Britain’s prime minister, Boris Johnson, secured a crushing victory in the UK’s general election as voters backed his promise to “get Brexit done” and take the country out of the European Union by 31 January next year.
Johnson’s Conservatives captured 364 of the 650 seats in the House of Commons with all bar one seat counted, a comfortable majority of 74 and the party’s best showing in a parliamentary election since Margaret Thatcher triumphed in 1987. He addressed the nation just after 7am in London, saying Brexit was now the “irrefutable, irresistible, unarguable decision of the British people” and promising those who lent their vote to the Tories in traditional Labour areas: “I will not let you down.”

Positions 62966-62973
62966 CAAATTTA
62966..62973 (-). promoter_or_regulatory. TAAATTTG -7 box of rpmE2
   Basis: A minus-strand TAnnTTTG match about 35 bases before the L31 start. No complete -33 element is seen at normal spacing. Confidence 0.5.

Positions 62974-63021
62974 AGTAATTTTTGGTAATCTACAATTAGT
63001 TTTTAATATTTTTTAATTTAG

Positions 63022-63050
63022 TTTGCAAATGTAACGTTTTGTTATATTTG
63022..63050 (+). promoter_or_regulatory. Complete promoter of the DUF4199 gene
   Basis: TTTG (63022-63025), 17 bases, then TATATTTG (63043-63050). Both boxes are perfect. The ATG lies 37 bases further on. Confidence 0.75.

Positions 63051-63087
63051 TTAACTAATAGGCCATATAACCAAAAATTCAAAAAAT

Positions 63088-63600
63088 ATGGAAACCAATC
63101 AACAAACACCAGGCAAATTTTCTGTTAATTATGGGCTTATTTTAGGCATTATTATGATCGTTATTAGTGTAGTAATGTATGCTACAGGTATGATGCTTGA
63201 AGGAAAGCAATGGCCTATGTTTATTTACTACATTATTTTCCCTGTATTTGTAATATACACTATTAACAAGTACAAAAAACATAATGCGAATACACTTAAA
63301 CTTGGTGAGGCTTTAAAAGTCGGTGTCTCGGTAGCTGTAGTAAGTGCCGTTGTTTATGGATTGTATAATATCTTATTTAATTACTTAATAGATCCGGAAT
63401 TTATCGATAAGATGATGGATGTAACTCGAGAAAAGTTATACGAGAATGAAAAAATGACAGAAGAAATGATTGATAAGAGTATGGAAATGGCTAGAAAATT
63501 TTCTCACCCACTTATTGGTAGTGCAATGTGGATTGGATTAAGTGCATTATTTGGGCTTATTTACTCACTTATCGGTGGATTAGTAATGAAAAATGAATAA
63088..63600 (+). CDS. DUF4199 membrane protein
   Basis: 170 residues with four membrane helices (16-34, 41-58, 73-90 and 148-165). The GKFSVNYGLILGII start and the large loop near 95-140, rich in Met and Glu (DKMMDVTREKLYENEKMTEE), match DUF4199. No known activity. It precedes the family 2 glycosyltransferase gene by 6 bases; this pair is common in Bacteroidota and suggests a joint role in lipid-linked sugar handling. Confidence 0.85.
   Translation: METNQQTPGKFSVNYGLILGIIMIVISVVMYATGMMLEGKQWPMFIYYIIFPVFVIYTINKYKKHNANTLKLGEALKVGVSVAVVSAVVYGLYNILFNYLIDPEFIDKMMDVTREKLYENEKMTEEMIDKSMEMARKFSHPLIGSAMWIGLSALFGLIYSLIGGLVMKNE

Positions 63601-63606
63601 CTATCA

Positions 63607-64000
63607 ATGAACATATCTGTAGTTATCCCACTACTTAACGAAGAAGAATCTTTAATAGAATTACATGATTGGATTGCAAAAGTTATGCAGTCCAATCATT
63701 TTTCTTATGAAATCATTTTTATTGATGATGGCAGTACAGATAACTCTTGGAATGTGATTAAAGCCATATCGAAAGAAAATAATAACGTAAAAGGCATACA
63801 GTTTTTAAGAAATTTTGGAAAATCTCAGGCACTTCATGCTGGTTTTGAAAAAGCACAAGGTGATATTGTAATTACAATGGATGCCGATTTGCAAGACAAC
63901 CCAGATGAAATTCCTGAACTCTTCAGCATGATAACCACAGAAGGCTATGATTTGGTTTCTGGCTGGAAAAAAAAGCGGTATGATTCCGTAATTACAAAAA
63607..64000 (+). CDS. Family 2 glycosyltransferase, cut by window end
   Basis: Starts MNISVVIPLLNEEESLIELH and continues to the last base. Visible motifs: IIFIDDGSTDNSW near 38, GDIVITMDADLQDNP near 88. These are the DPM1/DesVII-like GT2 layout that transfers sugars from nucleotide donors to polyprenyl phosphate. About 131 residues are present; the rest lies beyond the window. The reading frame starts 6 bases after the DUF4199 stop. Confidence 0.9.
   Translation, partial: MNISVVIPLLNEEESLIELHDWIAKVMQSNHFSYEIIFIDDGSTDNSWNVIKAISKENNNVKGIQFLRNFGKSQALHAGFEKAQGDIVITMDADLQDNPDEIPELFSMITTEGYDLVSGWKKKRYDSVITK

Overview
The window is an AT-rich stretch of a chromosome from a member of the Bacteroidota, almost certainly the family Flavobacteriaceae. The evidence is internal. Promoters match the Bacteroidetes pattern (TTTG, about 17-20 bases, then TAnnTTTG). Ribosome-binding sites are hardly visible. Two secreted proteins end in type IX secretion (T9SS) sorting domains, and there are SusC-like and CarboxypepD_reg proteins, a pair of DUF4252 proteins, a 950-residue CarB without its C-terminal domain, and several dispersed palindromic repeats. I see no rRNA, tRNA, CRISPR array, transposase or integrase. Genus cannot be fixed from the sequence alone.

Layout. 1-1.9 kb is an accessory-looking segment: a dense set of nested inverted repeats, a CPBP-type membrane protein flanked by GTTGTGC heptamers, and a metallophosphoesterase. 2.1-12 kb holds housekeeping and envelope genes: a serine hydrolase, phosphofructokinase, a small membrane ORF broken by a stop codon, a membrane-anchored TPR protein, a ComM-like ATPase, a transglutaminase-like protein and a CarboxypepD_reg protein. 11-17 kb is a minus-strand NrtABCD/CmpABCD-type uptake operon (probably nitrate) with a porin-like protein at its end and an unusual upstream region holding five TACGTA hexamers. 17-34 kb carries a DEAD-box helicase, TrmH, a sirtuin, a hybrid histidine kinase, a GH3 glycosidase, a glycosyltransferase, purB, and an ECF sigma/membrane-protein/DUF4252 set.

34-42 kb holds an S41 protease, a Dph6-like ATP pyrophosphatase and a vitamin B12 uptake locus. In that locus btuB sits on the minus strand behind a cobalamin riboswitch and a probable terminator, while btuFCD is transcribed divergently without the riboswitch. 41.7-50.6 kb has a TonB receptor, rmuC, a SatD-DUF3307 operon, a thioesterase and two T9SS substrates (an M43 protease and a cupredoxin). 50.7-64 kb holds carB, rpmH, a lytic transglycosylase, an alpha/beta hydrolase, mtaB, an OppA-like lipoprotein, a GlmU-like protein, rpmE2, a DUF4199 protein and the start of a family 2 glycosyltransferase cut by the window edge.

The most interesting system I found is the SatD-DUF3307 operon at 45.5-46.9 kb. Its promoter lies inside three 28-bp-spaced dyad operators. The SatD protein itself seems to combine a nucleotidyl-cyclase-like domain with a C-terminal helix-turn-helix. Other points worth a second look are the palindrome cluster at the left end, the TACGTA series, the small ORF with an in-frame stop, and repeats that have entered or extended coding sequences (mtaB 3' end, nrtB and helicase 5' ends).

The prime minister this morning visited the Queen to form a government having secured what he described as a “powerful new mandate to get Brexit done”, after the party won 47 more seats than in the last election in 2017.
He told Tory activists: “We did it, we pulled it off didn’t we?”.
“We broke the deadlock, we ended the gridlock, we smashed the roadblock.”
“With this election I think we’ve put an end to all those miserable threats of a second referendum.”
So, the Conservatives have won a majority in the UK’s general election. But, what could that result mean for Brexit? The Brexit date – when the UK leaves the EU – is currently set for 31 January 2020. Prime Minister Boris Johnson, agreed a deal with the EU, but it still needs to go through Parliament. The default position – if no deal is passed – is that the UK would leave without one.